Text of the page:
15. Mid september we returned from our second honeymoon (we had two weddings so I felt owed two honeymoons - any excuse to go on safari ) to Zambia's South Luangwa National Park. This was only our second introduction to Africa and to safari and may I just say: "wow! " We absolutely loved Zambia! I know people often say this, but I really really mean it, the people are just so friendly in Zambia! Everyone appears to be genuinly very happy that you are visiting their country and their beautiful park. Aside from the wildlife and the gorgeous scenery, and the delicious food and the beautiful sundowners, the people of Zambia were my favorite part of the trip! I was sold on safari after our previous trip to SA, now after visiting Zambia's South Luangwa national park I am completely in love. And we didn't even get to visit Lower Zambezi yet on this trip - I can only imagine how gorgeous that must be! Pictures to follow
  16. Now that our very first safari is booked for 2018, my dad and I want to start improving our ID skills for birds (especially) and mammals. We'll be in Zambia (South Luangwa and Kafue National Parks) in late August and September. My searches thus far for field guides have not turned up a lot for Zambia. Do you have any recommendations of books that would help us for this area? Or should I just order guides that cover bordering countries and cross-reference lists from our chosen camps? So far, I've purchased used copies of Birds of Southern Africa (Princeton; it does cover Zambia along with many other countries) and Field Guide to the Mammals of Southern Africa (does not technically cover Zambia, although maybe it doesn't matter). We won't likely take these books along with us, so if you have any apps or pocket guides that you'd also recommend, please let me know.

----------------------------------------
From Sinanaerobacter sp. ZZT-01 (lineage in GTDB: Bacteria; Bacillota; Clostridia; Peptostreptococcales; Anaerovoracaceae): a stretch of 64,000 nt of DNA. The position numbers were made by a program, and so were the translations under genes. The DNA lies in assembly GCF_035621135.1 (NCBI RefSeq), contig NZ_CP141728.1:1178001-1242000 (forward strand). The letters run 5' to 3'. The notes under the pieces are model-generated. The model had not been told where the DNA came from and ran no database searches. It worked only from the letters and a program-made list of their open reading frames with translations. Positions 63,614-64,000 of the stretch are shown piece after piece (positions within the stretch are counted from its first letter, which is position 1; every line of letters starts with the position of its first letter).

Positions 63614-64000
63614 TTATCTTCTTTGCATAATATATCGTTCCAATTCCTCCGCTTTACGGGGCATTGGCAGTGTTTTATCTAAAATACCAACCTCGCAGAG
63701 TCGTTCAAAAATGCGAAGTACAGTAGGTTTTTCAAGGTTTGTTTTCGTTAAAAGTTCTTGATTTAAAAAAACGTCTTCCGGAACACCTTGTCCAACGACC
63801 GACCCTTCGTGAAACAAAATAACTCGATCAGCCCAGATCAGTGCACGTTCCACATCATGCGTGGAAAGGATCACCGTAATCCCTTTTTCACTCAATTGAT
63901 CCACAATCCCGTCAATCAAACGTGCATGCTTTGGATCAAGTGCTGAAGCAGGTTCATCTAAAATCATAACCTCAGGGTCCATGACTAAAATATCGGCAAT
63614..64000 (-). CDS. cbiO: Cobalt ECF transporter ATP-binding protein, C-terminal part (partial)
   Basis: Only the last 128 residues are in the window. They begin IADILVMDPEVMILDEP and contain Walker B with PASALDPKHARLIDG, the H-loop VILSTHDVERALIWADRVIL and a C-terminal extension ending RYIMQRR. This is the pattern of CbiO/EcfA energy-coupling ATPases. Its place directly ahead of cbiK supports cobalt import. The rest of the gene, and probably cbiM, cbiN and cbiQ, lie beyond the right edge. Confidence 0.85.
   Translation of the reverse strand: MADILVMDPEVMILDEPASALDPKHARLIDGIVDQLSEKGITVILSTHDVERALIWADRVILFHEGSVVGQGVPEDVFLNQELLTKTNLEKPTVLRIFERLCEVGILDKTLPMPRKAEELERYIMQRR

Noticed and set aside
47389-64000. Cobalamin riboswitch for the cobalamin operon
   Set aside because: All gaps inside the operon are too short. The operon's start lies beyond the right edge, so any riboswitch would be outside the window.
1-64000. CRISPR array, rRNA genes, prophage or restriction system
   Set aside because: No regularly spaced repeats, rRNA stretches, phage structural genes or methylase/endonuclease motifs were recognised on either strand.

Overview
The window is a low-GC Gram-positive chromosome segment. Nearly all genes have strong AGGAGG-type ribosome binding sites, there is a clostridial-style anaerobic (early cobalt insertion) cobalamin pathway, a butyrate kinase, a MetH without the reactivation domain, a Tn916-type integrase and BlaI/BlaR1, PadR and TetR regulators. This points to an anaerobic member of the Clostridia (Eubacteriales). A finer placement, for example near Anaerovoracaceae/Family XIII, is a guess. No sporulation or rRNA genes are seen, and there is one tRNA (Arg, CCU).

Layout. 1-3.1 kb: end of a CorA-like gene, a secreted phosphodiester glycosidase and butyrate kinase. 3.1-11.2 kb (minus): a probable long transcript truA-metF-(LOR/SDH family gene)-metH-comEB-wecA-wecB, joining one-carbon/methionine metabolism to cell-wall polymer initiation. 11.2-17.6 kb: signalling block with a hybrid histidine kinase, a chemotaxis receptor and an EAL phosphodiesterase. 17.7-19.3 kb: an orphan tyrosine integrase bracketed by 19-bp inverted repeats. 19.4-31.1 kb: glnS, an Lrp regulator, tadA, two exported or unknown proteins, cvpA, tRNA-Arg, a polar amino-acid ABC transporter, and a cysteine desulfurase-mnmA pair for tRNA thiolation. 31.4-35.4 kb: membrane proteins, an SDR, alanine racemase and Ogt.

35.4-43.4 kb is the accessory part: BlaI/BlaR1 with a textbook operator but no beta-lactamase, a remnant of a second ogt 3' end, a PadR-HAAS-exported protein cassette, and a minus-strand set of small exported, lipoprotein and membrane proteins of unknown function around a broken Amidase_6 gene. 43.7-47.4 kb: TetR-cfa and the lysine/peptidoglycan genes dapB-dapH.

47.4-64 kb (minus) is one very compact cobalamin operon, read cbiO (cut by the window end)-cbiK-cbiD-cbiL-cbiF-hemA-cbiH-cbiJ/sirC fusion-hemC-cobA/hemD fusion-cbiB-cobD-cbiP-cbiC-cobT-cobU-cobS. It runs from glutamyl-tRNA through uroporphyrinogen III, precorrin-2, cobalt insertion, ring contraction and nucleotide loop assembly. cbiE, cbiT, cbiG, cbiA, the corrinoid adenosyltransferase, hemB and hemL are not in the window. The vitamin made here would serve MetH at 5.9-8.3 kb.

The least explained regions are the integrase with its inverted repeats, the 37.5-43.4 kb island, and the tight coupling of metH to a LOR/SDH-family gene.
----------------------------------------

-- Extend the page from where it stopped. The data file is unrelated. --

17. Hi everyone, This is my first post...I hope it's in the right place. We are looking for help in planning a safari for 2018. We really want to see ***wild dogs*** and predators/elephants/rare animals...as well as all other wildlife. We are avid photographers and have narrowed the trip down to two options...for the most part. The question is which is the better option for what we are looking for, I.e. Wild dogs. Both options are in the same price range. We know nothing is guaranteed but are looking for reliable sightings during the times we are going. Option A - Botswana in late June 2018 1 night Vic Falls 2 nights Lebala Camp 2 nights Lagoon Camp 3 nights Little Kwara Option B - Zimbabwe and Zambia in June or August or September 4 nights Nkwali Camp in S. Luangwa 4 nights John's Camp in Mana Pools *****Which is the best month for option B taking into account what we want to see? We welcome all advice/information/opinion. Thanks in advance for the help. Cheers, Eric
  18. Hi All, Take advantage of our Last Minute Special for available dates in July, August and September 2017. For any last minute NEW bookings pay 2 stay 3 nights for both Sausage Tree and Potato Bush Camp so please contact us for availability. **Not to be combined with any other special and only applies to available dates in July/August/September 2017. PS: These fantastic pictures was captured by head Guide Ryan Wilmot We wish you a pleasant day. Regards, James.